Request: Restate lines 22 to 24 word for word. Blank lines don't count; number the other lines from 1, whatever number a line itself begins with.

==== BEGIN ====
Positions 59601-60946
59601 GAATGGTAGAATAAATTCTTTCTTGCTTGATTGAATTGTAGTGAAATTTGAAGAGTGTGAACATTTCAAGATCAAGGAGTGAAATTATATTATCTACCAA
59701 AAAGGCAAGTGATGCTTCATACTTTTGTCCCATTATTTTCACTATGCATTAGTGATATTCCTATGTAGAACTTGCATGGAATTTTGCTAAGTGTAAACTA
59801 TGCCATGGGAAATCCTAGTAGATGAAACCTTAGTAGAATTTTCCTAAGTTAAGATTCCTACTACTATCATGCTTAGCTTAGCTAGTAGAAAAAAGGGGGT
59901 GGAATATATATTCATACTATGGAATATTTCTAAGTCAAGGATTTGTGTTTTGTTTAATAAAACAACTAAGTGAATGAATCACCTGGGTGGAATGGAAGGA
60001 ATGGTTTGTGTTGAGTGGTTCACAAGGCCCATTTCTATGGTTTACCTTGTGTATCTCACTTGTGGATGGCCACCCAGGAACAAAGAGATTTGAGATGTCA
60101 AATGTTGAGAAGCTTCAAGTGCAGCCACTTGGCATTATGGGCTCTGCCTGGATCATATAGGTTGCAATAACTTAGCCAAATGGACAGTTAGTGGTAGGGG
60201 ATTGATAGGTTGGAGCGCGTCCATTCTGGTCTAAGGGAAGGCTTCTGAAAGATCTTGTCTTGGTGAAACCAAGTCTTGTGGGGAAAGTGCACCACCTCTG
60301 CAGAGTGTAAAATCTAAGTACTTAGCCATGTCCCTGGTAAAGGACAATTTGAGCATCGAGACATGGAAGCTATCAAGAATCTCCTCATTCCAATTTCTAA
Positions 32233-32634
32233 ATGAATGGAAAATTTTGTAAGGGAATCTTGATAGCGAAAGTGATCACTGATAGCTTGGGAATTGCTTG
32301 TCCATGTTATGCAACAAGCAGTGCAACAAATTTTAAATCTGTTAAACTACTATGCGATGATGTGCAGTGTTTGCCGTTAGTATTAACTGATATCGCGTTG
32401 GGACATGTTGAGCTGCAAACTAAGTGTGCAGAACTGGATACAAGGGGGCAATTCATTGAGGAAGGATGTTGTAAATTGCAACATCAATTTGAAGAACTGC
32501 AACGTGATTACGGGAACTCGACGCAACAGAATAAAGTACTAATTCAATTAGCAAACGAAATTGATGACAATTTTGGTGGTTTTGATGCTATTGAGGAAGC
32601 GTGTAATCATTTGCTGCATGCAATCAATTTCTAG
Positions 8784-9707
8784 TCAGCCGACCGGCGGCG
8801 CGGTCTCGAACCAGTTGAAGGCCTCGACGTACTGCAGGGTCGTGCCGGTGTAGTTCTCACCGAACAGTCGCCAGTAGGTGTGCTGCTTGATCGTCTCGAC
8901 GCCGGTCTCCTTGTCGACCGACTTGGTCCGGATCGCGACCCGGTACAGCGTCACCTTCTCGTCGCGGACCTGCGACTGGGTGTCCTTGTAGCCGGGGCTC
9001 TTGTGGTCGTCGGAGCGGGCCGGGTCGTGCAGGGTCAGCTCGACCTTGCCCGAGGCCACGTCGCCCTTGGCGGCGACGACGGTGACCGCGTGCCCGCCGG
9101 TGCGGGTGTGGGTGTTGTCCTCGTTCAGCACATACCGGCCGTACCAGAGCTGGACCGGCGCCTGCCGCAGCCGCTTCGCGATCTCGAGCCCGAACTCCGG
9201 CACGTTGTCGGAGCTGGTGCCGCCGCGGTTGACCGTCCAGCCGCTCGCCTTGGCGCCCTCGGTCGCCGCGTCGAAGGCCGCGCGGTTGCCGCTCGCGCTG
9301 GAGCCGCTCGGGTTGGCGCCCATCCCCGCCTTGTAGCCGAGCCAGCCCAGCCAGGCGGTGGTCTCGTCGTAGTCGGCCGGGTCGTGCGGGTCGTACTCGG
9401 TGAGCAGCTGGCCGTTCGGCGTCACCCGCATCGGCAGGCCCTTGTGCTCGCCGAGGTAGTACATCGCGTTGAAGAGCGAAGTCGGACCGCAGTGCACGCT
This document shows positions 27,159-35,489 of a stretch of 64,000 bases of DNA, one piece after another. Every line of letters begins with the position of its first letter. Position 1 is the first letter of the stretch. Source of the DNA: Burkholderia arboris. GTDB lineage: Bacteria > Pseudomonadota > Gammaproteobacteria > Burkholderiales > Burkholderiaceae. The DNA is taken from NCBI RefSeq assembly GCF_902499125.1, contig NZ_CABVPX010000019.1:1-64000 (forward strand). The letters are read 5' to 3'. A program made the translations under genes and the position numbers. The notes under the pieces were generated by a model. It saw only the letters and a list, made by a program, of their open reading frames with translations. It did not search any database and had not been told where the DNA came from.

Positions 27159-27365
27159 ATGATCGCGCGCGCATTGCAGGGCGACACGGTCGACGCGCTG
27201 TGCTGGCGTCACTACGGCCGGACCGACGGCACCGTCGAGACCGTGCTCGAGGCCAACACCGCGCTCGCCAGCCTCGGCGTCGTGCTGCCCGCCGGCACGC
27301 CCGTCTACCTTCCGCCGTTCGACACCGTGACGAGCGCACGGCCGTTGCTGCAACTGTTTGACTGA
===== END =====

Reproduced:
9201 CACGTTGTCGGAGCTGGTGCCGCCGCGGTTGACCGTCCAGCCGCTCGCCTTGGCGCCCTCGGTCGCCGCGTCGAAGGCCGCGCGGTTGCCGCTCGCGCTG
9301 GAGCCGCTCGGGTTGGCGCCCATCCCCGCCTTGTAGCCGAGCCAGCCCAGCCAGGCGGTGGTCTCGTCGTAGTCGGCCGGGTCGTGCGGGTCGTACTCGG
9401 TGAGCAGCTGGCCGTTCGGCGTCACCCGCATCGGCAGGCCCTTGTGCTCGCCGAGGTAGTACATCGCGTTGAAGAGCGAAGTCGGACCGCAGTGCACGCT